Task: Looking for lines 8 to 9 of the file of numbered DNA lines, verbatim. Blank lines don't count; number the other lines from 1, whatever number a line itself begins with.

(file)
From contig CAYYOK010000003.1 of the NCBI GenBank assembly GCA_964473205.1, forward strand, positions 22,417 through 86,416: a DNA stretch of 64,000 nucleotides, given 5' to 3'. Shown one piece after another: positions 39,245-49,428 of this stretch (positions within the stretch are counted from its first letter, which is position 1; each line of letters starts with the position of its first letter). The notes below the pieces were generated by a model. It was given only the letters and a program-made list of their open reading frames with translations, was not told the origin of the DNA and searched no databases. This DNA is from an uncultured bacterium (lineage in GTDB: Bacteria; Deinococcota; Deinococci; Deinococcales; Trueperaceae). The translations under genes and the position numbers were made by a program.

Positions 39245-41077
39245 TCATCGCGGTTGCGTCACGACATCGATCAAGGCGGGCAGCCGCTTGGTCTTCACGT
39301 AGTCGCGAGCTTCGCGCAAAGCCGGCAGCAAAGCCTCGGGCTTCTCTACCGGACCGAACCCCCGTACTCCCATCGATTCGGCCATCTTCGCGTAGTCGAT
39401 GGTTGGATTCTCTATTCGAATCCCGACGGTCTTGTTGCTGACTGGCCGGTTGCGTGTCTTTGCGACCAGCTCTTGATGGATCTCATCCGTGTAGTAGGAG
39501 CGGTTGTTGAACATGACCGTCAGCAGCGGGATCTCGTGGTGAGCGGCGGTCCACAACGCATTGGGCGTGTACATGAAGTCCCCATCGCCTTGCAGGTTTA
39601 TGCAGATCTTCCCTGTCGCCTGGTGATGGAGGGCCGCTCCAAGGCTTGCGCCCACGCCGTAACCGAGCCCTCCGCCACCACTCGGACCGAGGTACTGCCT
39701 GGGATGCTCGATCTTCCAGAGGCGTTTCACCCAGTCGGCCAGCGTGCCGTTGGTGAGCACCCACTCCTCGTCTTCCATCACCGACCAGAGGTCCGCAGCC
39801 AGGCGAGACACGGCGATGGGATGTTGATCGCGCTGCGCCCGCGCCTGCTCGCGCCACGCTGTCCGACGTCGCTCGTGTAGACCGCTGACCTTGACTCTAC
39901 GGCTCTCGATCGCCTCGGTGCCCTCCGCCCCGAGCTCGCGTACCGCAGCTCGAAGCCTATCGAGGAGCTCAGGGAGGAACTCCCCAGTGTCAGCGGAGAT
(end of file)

39701 GGGATGCTCGATCTTCCAGAGGCGTTTCACCCAGTCGGCCAGCGTGCCGTTGGTGAGCACCCACTCCTCGTCTTCCATCACCGACCAGAGGTCCGCAGCC
39801 AGGCGAGACACGGCGATGGGATGTTGATCGCGCTGCGCCCGCGCCTGCTCGCGCCACGCTGTCCGACGTCGCTCGTGTAGACCGCTGACCTTGACTCTAC